Hummus is a magical snack because it’s easy to grab and go, it’s satisfying and offers a good dose of protein and fibre. Pro tip: pair it with cut veggies and it’s a great make and take for parties and other events if you want to make sure there’s something for you to munch on if you’re adhering to a limited diet. I also like to make up a batch at the start of the week for mid-afternoon hunger pangs at the office and/or to dollop on top of a salad or dinner bowl.

I’ve made and modified this recipe so many times that the only place it’s stored is in my head, but here’s how I do it…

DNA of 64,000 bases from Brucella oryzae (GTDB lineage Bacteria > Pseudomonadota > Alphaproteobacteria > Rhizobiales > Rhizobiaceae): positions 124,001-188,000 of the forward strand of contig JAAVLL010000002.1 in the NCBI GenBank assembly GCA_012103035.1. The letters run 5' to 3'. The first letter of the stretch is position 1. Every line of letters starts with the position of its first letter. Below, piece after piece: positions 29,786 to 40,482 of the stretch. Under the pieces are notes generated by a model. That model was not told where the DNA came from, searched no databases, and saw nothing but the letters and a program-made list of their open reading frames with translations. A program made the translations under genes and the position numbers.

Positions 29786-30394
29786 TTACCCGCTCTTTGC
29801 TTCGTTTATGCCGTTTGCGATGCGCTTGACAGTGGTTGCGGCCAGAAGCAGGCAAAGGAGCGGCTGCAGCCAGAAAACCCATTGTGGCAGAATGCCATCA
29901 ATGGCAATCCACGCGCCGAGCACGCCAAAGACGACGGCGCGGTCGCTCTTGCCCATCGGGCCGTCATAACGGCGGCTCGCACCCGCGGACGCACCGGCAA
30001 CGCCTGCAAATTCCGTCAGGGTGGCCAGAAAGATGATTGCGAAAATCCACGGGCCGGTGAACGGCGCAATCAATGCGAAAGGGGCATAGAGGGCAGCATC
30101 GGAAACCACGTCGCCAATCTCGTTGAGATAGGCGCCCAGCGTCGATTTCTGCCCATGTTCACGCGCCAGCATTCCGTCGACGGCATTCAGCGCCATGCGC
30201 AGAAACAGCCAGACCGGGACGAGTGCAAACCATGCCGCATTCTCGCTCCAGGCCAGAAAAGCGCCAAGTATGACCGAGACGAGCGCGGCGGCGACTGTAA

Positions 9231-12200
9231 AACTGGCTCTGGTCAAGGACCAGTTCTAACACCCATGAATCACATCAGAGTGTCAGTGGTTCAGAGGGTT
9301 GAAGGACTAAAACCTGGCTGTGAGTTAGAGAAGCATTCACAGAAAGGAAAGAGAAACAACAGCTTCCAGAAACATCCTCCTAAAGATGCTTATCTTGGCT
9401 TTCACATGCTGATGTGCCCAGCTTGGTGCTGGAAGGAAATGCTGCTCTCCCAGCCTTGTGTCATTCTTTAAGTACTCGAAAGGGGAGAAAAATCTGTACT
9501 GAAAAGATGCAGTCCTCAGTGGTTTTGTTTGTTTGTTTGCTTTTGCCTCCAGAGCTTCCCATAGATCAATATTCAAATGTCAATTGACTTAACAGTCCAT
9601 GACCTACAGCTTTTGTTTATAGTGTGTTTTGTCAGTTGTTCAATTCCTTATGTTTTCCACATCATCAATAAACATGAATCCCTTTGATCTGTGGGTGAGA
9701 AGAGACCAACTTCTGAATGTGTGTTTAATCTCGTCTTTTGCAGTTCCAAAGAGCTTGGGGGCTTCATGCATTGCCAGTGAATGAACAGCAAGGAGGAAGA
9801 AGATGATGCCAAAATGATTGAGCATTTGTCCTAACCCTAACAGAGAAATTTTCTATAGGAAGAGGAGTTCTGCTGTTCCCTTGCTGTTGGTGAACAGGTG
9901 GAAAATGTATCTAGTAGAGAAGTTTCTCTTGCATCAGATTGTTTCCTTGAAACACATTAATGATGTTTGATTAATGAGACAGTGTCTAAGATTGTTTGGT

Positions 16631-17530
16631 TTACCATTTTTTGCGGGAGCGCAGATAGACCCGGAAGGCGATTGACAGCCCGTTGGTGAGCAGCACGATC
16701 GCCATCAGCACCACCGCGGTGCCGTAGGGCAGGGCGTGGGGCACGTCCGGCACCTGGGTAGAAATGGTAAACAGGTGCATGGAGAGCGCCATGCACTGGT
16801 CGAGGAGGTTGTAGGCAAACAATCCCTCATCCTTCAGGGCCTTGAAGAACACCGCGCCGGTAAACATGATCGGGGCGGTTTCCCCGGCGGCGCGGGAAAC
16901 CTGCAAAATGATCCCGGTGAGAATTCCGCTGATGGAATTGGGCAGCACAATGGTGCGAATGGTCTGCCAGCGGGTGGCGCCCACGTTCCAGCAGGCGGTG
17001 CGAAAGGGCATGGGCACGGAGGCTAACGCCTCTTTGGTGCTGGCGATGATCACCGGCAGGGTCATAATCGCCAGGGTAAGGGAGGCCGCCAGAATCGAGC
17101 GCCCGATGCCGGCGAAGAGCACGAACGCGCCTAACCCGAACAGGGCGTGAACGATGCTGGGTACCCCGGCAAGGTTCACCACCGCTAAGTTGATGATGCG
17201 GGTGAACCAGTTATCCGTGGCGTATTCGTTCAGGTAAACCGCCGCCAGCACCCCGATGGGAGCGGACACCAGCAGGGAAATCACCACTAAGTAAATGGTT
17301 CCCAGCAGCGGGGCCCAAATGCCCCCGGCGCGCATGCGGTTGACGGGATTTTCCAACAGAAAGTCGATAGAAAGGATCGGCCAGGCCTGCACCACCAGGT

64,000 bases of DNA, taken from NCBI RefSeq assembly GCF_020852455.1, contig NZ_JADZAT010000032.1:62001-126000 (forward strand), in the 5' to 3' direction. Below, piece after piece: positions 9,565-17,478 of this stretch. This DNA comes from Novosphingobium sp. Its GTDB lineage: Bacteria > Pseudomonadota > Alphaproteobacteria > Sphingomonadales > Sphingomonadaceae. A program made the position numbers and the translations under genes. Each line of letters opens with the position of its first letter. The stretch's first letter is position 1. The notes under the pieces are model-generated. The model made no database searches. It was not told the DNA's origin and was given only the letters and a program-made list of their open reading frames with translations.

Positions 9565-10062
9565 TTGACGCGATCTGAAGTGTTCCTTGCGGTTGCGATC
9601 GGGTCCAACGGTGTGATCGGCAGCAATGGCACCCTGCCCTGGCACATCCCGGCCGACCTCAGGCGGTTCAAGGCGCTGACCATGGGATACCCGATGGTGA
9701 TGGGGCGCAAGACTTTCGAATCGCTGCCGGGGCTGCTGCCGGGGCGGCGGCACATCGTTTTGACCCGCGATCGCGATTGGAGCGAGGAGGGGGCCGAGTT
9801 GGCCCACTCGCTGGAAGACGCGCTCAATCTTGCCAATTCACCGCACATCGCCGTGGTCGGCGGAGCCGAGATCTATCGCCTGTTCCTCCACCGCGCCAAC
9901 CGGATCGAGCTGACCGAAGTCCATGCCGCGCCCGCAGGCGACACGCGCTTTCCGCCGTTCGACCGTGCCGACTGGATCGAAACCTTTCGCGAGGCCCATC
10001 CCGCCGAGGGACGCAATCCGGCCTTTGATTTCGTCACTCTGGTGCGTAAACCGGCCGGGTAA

• olive oil
  • one onion, sliced
  • five or six cloves of garlic
  • one 540 mL can of chickpeas, drained and rinsed (I like to set aside a few for garnish)
  • 3/4 cup of tahini
  • juice of one and a half lemons (or to taste)
  • one jalapeno (I like to seed half of the pepper
  • 1 Tablespoon of soy sauce
  • one teaspoon(-ish) of salt


  1. Heat a drizzle of olive oil in a frying pan and saute the onion and whole garlic cloves for a few minutes. Remove from heat.
  2. Add all ingredients into a food processor. Process until smooth.
  3. Garnish with chick peas you set aside before processing. Serve in cute bowl with veggies, crackers or pita.